“Oh please, like you haven’t considered the comic book angle. You’re a bigger nerd than I am.”
I wouldn’t ever admit it, but my heart was singing a little to hear her say that.
“I do kinda like the idea,” I admitted, a little embarrassed to be called out on it.
“Right?” she said, excited. “And then we have a whole plethora of options to consider. Toxic waste accident, alien from another planet, mutant gene, ancient magic, the list is endless.”
“Magic? Really?” It was the last thing I’d ever expect her to think of.
“Hey, you will never meet a bigger sceptic than me, but if you’re telling me you have impossible healing powers. I am going to consider every possibility open,” she said, somehow managing to make believing in magic sound almost rational.
“You’ll make an excellent scientist someday,” I told her.
“Piss off, I’m an excellent scientist right now,” she shot back, smirking. “So, have you decided on a design for your costume?”
Costume? Wasn’t she jumping the gun a bit there? Taking the idea a little too far? Not that I didn’t see the appeal, but I also wanted to be taken seriously, and that didn’t exactly seem like the way to do it. I did love that her mind went to the same place as mine, though.
“I’m not a superhero,” I said.
“Of course you’re not. You haven’t got a costume. Or a name.”
“You’re ridiculous,” I told her.
“But you’re smiling again,” she said happily.
“Thanks,” I said, with just a hint of sarcasm.
“Thank you for talking to me,” she said seriously. “It means a lot that you trust me.”
“It means a lot that you believe me. And that you’re not freaked out by it.”
“I’m not gonna lie, I am a little freaked out that you tried to kill yourself, mostly because I had no idea you were feeling that way. But I really do think the whole not dying thing is pretty cool. You may consider me intrigued.”
I was relieved I could count on her to be honest about how she was feeling, too. And realistically, it would have bothered me a lot more if the thought of me killing myself didn’t affect her at all. I felt better having come clean to her, and there weren’t a lot of people I felt that way about.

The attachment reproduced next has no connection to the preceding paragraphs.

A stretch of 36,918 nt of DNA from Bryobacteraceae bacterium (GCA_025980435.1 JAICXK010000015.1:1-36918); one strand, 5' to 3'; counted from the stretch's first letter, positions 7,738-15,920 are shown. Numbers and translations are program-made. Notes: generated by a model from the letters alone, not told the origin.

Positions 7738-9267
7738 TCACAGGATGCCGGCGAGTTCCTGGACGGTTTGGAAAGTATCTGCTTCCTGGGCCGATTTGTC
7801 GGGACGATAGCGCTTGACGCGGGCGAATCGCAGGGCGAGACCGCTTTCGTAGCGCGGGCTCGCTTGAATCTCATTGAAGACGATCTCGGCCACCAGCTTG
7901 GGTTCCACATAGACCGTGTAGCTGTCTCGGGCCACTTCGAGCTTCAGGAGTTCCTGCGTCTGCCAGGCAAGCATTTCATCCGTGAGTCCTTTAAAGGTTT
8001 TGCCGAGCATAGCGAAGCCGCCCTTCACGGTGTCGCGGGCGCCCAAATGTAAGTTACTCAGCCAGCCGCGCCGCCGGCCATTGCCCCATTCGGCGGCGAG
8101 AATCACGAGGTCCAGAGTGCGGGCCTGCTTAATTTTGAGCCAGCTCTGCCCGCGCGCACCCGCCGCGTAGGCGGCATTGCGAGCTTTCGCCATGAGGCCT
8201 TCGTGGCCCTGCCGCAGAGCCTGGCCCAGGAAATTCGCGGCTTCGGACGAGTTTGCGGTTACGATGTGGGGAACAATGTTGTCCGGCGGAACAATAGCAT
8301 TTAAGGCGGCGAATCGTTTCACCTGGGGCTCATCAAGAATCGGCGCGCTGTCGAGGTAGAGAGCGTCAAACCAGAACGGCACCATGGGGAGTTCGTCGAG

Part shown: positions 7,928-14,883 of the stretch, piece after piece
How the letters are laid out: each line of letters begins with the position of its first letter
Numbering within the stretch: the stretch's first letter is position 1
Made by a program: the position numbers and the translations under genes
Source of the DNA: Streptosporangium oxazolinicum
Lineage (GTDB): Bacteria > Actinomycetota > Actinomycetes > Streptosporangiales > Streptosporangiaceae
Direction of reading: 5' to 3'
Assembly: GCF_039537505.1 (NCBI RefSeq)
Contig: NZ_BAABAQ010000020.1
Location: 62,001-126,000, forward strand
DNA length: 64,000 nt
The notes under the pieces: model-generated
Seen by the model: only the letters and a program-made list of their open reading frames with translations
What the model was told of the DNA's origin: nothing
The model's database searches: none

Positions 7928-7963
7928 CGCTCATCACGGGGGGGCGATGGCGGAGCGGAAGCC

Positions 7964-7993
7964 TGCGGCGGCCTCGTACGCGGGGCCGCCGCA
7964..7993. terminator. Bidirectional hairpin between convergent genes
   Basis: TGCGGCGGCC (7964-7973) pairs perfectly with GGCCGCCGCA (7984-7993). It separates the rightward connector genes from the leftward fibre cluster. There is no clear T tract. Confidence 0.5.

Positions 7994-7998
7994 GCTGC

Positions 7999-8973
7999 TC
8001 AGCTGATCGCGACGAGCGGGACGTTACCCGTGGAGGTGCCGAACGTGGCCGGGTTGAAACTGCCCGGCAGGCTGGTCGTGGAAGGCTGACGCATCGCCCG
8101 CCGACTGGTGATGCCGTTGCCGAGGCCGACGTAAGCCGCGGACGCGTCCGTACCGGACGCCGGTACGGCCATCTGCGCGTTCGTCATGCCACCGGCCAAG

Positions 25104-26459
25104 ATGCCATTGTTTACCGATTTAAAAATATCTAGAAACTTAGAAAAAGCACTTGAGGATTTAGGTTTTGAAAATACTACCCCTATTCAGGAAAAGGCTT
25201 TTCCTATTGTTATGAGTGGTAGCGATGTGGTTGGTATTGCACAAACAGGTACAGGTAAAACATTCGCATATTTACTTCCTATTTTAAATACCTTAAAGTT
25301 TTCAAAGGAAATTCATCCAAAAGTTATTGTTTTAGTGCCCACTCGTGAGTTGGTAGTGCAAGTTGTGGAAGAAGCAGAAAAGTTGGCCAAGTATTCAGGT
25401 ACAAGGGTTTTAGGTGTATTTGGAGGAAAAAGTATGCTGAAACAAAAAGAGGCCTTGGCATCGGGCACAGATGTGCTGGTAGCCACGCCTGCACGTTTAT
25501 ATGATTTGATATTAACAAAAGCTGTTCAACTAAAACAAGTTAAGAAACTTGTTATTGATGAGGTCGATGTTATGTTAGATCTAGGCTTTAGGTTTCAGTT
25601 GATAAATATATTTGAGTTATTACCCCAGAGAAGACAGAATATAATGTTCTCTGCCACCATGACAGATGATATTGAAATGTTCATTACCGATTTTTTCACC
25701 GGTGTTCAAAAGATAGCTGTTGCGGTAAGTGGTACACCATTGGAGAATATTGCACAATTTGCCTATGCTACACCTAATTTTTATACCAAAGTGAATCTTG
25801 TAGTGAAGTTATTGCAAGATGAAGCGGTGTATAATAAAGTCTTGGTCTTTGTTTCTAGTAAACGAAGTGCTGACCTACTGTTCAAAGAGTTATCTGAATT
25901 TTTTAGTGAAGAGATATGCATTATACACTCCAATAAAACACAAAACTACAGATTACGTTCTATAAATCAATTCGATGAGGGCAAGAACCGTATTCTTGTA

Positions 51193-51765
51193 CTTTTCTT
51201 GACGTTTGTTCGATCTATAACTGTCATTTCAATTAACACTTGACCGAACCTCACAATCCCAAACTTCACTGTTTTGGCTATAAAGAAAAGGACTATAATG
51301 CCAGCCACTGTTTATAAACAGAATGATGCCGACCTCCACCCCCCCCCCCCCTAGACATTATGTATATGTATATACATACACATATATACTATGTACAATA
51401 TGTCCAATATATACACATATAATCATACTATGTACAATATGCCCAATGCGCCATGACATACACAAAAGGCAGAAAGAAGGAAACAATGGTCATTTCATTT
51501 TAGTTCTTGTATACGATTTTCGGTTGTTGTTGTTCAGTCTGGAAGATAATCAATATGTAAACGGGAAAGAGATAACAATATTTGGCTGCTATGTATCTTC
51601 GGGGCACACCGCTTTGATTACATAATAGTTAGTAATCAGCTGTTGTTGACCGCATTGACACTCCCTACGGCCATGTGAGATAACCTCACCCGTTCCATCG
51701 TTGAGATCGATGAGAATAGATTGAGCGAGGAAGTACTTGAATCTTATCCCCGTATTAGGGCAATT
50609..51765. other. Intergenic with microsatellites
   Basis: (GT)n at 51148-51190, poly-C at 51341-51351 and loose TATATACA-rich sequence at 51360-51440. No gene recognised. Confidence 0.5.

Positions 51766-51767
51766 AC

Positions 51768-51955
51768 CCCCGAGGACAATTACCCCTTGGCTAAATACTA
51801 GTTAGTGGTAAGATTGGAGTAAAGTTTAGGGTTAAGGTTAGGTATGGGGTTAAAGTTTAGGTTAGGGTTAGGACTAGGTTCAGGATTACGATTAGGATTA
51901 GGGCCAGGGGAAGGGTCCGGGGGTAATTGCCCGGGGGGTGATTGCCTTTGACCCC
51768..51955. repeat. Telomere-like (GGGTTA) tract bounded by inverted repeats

“If I let you poke and prod me, will you promise not to stay mad?” I asked. Rachel just raised her eyebrows, and I realised the room for misinterpretation there, especially given our earlier conversation. I felt myself turning a little red. “Um. I probably need to get home.”
“Yeah, you know Aidan’s gonna be waiting up for you,” she said, stretching her arms out and leaning back a little. “So what are you gonna tell him? Are you going to talk to him about the whole immortality thing?”
“Ugh, he’s like an overprotective big brother and a nosy little sister all in one. I don’t think I’m ready to tell anyone else, though. At least not until I know more. Once was scary enough.”
“Well, you already told me about it, so if you need someone to talk to, you know where to find me,” she said gently.
“Yeah. Thanks,” I said. “Now, do I need to sneak out the back door again, or…?”
“At this time of night? Mum’s gonna be either too drunk to remember, too drunk to notice in the first place, or completely passed out. I think you’ll be fine.”
“So I can use the front door? Wow, how special.”
“Hey, it’s good practice for you, in case you ever need to sneak out of a boyfriend’s house.”
I frowned. For some reason, something about that comment annoyed me.
“Um, yeah. I guess,” I said, opening and closing her door as quietly as I could. As predicted, her mother was passed out on the couch. A deep crack ran through the floor beneath her. I carefully tiptoed to the front door, and slipped out.
Five Months Before Impact Day
“Your other best friend was a mechanical genius?” he asked.
“It’s like she was born with an engineering degree or something,” I said, trying not to sound overly proud.
“So, just keeping score here, you had a ghost, an assassin, a mechanical genius, and… Aidan,” he said, sounding almost as if he didn’t believe it, but wasn’t ready to give up on the idea just yet.
I grinned. “You’re just dying to know what was special about him, aren’t you?”
“Among other things.”
“Don’t you have other things you need to be doing?” I asked. “Not that I don’t enjoy our little chats, but I wouldn’t want you neglecting your evil empire.”
“Well, as you can imagine, without you causing trouble everything is actually going a lot better. So I can afford to take a little time off.”
“How nice for you,” I said.
Next Week: A Little Pain Never Hurt Anyone